The upcoming UMSU executive has been clear on one thing: it will be devoting as much time and energy as possible in order to leave the Canadian Federation of Students.
While the question of whether the federation has been an effective use of student resources is perfectly valid, it is the incredibly misleading and deceitful tactics employed by UMSU executives which call into question the validity and sincerity of their intentions.
UMSU has taken it upon itself to begin a campaign called the Demand Better Camapign — funded by student dollars — imploring students to tell the executive what the federation membership fees would be better spent on.
The issue is the executive is parading around a $4 million number supposedly representing all of the membership fees UMSU has paid the federation over the course of more than a decade. This exaggerates the true amount an individual student pays to the federation over the course of their degree.
The reality is each student pay a mere $7.61 per semester in order to maintain membership in the federation.
The cost becomes even less relevant when the dividends of a multitude of successful campaigns fronted by the federation are factored in.
Since 1988, there have been incredibly positive, progressive initiatives taken on campuses across the nation that were the result of lobbying from the federation.
The federation played a critical role in tuition freezes and grants, legislation requiring post-secondary schools to include stand-alone sexual harassment and assault policies, increases of $90 million to the Post-Secondary Student Support Program for Indigenous learners and much more.
A closer inspection suddenly gives the $7.61 per semester fee some perspective — a perspective not present nor welcome within UMSU’s campaign.
But even more dishonest is the fact that the Demand Better campaign implies that there are simply millions of dollars sitting around waiting to be used on something better than the federation. This implication is absurd.
The $15.22 fee collected across two semesters from each student are paid to the federation. The federation then uses the money from its membership across Canada for campaigns and initiatives that benefit the students paying them.
Even more important is that even if students were to agree with the executive and vote overwhelmingly to leave the federation in a referendum, those fees would simply no longer be collected.
In fact, for the current federation fees to be diverted to UMSU, another similar referendum would be required in order to reinstate the fee due to recent amendments to the provincial UMSU Act.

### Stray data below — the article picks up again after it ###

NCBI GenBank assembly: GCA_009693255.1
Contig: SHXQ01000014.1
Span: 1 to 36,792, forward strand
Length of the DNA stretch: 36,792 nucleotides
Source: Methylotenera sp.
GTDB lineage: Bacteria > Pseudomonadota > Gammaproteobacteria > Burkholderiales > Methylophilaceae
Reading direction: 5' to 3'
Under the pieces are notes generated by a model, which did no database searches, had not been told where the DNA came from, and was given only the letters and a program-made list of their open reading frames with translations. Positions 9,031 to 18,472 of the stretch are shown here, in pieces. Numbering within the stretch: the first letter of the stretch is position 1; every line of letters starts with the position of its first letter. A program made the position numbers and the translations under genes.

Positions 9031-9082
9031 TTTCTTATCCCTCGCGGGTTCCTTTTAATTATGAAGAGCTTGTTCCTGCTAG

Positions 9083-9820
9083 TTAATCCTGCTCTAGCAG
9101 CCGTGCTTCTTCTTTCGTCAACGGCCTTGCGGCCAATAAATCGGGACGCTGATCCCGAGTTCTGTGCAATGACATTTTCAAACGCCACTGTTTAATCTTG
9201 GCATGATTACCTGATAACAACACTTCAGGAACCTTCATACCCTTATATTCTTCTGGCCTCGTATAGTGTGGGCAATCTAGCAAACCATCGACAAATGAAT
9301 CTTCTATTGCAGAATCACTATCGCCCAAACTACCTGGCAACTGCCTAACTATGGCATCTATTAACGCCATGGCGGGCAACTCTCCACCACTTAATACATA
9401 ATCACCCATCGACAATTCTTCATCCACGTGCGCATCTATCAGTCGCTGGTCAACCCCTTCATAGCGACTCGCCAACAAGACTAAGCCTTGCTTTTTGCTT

UMSU cannot continue collecting the federation fees and utilize them to facilitate new programs and advocacy. All the advocacy the federation does will not be replaced without funding from another referendum.
The reality, then, is this campaign is not about what UMSU can do with the money currently going to the federation. Rather, this campaign is about what can an individual student do with the extra $7.61 in their pocket if they vote to leave. One could argue that students who vote to leave the federation specifically with the intention of saving $7.61 are not likely going to turn around and vote in a second referendum to increase their membership fees to UMSU by $7.61.
UMSU president Jakob Sanderson knows this because he spoke at the provincial legislature in support of the amendments to provincial legislation that requires UMSU to hold a referendum to increase UMSU fees.
Perhaps the potential benefits of leaving the federation that UMSU are parading should be rephrased. Maybe there should be a call back to a Sanderson favourite about breakfasts. Imagine this slogan, “For the $7.61 a student saves, one could easily afford one discounted Rise-n-Shine breakfast at Degrees each semester. That is two discounted breakfasts a year!”
But more than just the despicable dishonesty, it is disappointing to see the UMSU executive fail to do its job and represent the will of students. The hubris of the executive is what blinds it to the fact that only a year ago a non-binding plebiscite yielded a commanding two-third majority to maintain federation membership.
The UMSU executive seems to not be beyond a good dead horse flogging and are continuing to plow ahead with this unpopular crusade. The role of a student union should be to represent the will of students, not actively attempt to shift public opinion on student dollar.
What is even more fascinating, however, is some who now hold positions in the UMSU executive once had a large role in the federation — leading rallies and meetings. The flip from fervent supporter to apathetic adversary comes across as curious at best and exploitative at worst.
This flip carries the stench of rank careerism and an executive that would rather push its own personal political agenda than represent the will of students. Frankly, this agenda should be enraging to any student.
Students individually pay $57.20 per year for the basic operation of UMSU and what they are receiving is a body of callous careerists who have zero interest in representing the will of the student body.
Students are getting a raw deal.
If the UMSU executive clearly understands and believes every statement it has made publicly and are truly convinced it maintains the support of the student body, it should be fair and principled going forward.
Therefore, if UMSU has the intention of holding a binding referendum on maintaining membership with the federation, it should similarly hold a referendum on whether or not students wish to keep paying the annual $57.20 fee to UMSU.
UMSU executive, do we have a deal?